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dc.contributor.advisorVirkler, Mark Roberteng
dc.contributor.authorBhattacharya, Prabhatieng
dc.date.issued2004eng
dc.date.submitted2004 Falleng
dc.descriptionThe entire dissertation/thesis text is included in the research.pdf file; the official abstract appears in the short.pdf file (which also appears in the research.pdf); a non-technical general description, or public abstract, appears in the public.pdf file.eng
dc.descriptionTitle from title screen of research.pdf file viewed on (June 29, 2006)eng
dc.descriptionIncludes bibliographical references.eng
dc.descriptionVita.eng
dc.descriptionThesis (M.S.) University of Missouri-Columbia 2004.eng
dc.descriptionDissertations, Academic -- University of Missouri--Columbia -- Civil engineering.eng
dc.description.abstractEfficiency of an arterial network could be enhanced by optimizing the user costs of the network incurred due to delay and other socio-economic factors. Until recently, research mostly focused on minimizing vehicular delay to optimize user costs. Currently no tool exists to balance delays to both vehicles and pedestrians. A methodology is developed that employs known techniques and available tools to identify optimal signal co-ordination plans. Pedestrian delay patterns were obtained from previous research. Delay data for vehicles was based on modeling peak-hour traffic conditions in urbanized areas of a hypothetical city. The signal optimization software Synchro Version 3.2 was used to investigate the variations in vehicle delay with different signal coordination plans and offsets. Delays to vehicles and pedestrians with respect to various offsets were analyzed. Results revealed that the best offsets for vehicles and pedestrians were not necessarily the same. Consequently a signal coordination plan to benefit both should consider the total user costs of the system. Higher user costs could be encountered if pedestrian progression was not considered and only vehicles were considered. The offset generating the optimal user cost could be different from the best offset for vehicles or pedestrians. A balance could be achieved between pedestrian delay and vehicular delay to arrive at an optimal signal coordination plan. Significant implications of such a trade-off are discussed in view of current transportation trends.eng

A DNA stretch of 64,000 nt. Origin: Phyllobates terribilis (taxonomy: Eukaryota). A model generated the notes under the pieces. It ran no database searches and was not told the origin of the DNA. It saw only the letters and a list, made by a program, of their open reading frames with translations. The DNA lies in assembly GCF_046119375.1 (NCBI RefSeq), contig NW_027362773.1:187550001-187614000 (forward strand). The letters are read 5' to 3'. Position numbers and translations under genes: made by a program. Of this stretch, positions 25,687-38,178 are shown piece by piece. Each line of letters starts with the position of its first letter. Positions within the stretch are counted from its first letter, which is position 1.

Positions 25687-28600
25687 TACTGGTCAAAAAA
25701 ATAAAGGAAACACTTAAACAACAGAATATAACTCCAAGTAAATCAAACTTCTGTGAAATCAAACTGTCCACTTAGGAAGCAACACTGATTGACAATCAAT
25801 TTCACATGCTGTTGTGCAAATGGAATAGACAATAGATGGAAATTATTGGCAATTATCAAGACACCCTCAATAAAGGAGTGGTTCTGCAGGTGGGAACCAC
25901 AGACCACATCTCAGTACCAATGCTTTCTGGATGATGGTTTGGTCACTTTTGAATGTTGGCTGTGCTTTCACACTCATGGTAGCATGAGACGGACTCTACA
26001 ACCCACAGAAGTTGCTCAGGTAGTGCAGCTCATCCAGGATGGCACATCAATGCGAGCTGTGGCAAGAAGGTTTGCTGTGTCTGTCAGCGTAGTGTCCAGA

dc.identifier.merlinb5584571xeng
dc.identifier.urihttp://hdl.handle.net/10355/4097
dc.languageEnglisheng
dc.publisherUniversity of Missouri--Columbiaeng
dc.relation.ispartofcommunityUniversity of Missouri--Columbia. Graduate School. Theses and Dissertationseng
dc.subject.lcshPedestrian crosswalkseng
dc.subject.lcshTraffic signs and signalseng
dc.titleMethodology to optimize for pedestrian delay and vehicular delay in a signal networkeng
dc.typeThesiseng
thesis.degree.disciplineCivil engineering (MU)eng
thesis.degree.grantorUniversity of Missouri--Columbiaeng
thesis.degree.levelMasterseng
thesis.degree.nameM.S.eng


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